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See How Fast The Corvette Daytona Prototype Really Is

The Corvette Daytona Prototype might not race in the big leagues anymore, but it's more than fast enough for the Historic Racing Series.

See How Fast The Corvette Daytona Prototype Really Is

The Corvette Coyote Daytona Prototype is an extremely fast car, especially when it’s only competition is against cars vastly older.

Way back in the heady days of 2012, when America still had a President with a sense of class and the economy was just starting to recover from the global recession, Chevrolet introduced the Corvette Daytona Prototype. Designed to best all others in the Prototype Class of the now-defunct Rolex Sports Car Series, the Corvette Daytona represented the pinnacle of American engineering know-how.

After the Rolex Series closed shop in 2013, the Daytona ‘Vette was retooled to compete in the IMSA Tudor SportsCar Championship Series( which is now called the WeatherTech SportsCar Championship). This meant a new lightening regimen filled with carbon brakes, a carbon clutch, a much larger carbon fiber rear diffuser, and a host of other aerodynamic upgrades.

Power as ever has come from a 5.5-L port injected LS7 V8 producing between 550 and 600 hp. Back when it was driven in Daytona that was a lot of power, but it hasn’t been in that racing series since 2016.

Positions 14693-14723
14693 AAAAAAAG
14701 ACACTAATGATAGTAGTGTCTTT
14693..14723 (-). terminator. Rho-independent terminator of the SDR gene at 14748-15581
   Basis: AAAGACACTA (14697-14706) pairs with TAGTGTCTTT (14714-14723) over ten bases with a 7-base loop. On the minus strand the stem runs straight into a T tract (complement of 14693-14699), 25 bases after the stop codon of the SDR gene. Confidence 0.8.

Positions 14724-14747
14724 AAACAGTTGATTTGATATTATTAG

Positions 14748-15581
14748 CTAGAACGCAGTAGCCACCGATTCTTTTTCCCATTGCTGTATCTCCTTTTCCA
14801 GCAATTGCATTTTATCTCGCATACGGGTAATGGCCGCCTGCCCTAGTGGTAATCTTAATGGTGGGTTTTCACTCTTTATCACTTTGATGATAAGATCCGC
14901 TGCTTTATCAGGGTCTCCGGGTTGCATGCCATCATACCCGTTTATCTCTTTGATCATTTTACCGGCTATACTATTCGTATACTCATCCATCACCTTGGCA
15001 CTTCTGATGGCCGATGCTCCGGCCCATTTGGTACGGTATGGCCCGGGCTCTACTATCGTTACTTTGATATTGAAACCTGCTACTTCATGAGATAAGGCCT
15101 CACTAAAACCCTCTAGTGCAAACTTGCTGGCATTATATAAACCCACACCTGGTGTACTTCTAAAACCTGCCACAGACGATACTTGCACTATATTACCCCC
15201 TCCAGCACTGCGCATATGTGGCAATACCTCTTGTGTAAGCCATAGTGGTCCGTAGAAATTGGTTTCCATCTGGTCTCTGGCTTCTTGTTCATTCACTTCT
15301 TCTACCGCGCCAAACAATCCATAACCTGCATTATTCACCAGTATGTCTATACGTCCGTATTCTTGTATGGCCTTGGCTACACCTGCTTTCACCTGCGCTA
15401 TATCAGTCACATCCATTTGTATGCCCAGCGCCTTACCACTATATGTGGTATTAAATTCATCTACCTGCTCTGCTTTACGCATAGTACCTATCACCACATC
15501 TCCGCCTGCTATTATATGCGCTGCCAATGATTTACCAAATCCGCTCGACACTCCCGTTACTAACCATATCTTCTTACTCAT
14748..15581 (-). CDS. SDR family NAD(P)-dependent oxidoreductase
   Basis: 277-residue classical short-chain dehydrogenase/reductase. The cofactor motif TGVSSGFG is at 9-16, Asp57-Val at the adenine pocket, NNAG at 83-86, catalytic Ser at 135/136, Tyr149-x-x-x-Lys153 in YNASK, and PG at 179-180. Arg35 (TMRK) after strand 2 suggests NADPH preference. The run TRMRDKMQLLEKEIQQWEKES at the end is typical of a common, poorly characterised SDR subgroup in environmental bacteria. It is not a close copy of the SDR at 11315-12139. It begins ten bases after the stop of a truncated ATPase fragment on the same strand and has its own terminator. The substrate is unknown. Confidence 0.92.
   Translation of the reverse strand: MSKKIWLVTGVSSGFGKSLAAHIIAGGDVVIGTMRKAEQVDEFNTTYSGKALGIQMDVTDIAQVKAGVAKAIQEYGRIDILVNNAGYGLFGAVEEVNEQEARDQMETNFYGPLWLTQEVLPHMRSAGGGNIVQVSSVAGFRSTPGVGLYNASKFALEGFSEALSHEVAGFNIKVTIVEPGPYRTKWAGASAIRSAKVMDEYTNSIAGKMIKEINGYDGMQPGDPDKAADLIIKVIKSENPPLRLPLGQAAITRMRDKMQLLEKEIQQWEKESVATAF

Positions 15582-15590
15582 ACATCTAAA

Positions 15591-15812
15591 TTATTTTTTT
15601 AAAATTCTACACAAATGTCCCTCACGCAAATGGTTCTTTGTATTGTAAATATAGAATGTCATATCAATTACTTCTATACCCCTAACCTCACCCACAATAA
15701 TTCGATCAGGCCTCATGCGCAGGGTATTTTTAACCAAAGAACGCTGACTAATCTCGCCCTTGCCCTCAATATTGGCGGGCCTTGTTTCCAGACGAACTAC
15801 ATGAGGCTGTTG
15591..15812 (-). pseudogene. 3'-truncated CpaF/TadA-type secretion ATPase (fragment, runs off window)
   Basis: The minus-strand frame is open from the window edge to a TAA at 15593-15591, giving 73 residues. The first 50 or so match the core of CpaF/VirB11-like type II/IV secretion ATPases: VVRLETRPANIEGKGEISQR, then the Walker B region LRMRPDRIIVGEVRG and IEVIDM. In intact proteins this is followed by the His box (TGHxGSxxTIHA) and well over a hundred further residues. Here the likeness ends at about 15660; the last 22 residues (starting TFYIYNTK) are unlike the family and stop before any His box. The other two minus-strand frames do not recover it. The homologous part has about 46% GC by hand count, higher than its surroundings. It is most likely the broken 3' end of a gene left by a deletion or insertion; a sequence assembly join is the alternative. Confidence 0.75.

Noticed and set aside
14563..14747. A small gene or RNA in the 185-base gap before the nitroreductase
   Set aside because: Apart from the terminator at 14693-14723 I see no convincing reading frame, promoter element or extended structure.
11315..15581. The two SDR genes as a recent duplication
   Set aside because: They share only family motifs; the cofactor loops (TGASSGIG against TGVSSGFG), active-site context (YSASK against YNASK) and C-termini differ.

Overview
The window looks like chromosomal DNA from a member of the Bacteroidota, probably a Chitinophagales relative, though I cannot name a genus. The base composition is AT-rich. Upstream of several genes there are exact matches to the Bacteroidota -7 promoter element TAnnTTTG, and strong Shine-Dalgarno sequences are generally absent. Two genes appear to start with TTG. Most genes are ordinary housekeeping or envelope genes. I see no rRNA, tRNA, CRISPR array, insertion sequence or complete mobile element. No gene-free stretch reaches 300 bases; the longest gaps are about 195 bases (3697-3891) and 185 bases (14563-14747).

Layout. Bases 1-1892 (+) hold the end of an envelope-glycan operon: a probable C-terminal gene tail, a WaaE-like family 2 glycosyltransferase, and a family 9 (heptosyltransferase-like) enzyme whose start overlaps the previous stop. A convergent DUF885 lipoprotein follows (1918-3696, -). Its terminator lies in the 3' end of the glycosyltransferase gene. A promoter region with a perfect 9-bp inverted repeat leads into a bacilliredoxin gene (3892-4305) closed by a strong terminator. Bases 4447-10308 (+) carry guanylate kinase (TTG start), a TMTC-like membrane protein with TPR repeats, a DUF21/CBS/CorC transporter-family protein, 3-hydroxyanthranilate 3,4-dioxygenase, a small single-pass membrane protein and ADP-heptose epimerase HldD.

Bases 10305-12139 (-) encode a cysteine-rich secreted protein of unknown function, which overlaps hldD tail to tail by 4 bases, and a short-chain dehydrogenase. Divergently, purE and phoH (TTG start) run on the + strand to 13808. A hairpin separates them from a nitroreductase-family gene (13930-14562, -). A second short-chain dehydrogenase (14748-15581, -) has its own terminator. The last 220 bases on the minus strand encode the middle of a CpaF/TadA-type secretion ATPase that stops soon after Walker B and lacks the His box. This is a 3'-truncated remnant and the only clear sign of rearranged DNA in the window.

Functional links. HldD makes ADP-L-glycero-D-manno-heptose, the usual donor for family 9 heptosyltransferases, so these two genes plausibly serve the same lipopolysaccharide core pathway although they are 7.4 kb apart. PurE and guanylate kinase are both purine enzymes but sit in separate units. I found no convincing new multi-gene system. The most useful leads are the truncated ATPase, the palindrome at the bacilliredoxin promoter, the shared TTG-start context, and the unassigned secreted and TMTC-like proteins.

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The Corvette Daytona Prototype is sure to be replaced by the C8 mid-engine Corvette when it eventually makes its debut. For the older C7, it was time to be put out to pasture in the Historic Racing Car Series.

Which actually doesn’t make a whole lot of sense because there is nothing in the HSR series that even comes close to the Daytona Prototype’s power.

As you can see in the above video, the Corvette Daytona just blows right past old Trans-Am stock car racers and LMPC cars alike. It has to slow down on multiple occasions just to avoid plowing into the back end of some car that’s over a decade older.

Driver John Reisman must have been having a blast lapping everyone at the qualifying session of HSR’s recent Mont Tremblant round. However, we’re thinking the actual race will be a bit anticlimactic if he’s actually allowed to race in that thing.

Even though the HSR is mostly to show off classic designs, some people still like to race in those antiques, and when they’re forced to compete against something so much newer it sort of skews the field.

Oh well. We’re sure race officials will figure something out. Maybe the Daytona will get its own class just for itself.

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